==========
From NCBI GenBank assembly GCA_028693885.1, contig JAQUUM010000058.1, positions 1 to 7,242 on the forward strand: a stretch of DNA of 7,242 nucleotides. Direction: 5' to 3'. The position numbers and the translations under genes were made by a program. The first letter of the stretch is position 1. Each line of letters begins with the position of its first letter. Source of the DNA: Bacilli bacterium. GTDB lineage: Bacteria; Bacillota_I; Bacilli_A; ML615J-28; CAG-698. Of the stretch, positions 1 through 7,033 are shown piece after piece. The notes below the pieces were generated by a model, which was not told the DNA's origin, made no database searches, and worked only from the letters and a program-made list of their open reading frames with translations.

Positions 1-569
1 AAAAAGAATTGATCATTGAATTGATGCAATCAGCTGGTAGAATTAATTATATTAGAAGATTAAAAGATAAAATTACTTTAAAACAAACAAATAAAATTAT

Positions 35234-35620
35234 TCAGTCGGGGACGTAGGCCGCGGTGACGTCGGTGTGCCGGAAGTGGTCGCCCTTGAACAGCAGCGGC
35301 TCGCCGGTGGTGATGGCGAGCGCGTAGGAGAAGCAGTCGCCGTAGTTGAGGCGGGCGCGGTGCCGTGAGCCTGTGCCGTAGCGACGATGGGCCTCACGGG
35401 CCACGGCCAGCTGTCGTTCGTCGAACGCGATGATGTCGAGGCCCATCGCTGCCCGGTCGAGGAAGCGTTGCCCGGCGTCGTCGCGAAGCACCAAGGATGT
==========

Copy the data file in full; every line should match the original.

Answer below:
From NCBI GenBank assembly GCA_028693885.1, contig JAQUUM010000058.1, positions 1 to 7,242 on the forward strand: a stretch of DNA of 7,242 nucleotides. Direction: 5' to 3'. The position numbers and the translations under genes were made by a program. The first letter of the stretch is position 1. Each line of letters begins with the position of its first letter. Source of the DNA: Bacilli bacterium. GTDB lineage: Bacteria; Bacillota_I; Bacilli_A; ML615J-28; CAG-698. Of the stretch, positions 1 through 7,033 are shown piece after piece. The notes below the pieces were generated by a model, which was not told the DNA's origin, made no database searches, and worked only from the letters and a program-made list of their open reading frames with translations.

Positions 1-569
1 AAAAAGAATTGATCATTGAATTGATGCAATCAGCTGGTAGAATTAATTATATTAGAAGATTAAAAGATAAAATTACTTTAAAACAAACAAATAAAATTAT

Positions 35234-35620
35234 TCAGTCGGGGACGTAGGCCGCGGTGACGTCGGTGTGCCGGAAGTGGTCGCCCTTGAACAGCAGCGGC
35301 TCGCCGGTGGTGATGGCGAGCGCGTAGGAGAAGCAGTCGCCGTAGTTGAGGCGGGCGCGGTGCCGTGAGCCTGTGCCGTAGCGACGATGGGCCTCACGGG
35401 CCACGGCCAGCTGTCGTTCGTCGAACGCGATGATGTCGAGGCCCATCGCTGCCCGGTCGAGGAAGCGTTGCCCGGCGTCGTCGCGAAGCACCAAGGATGT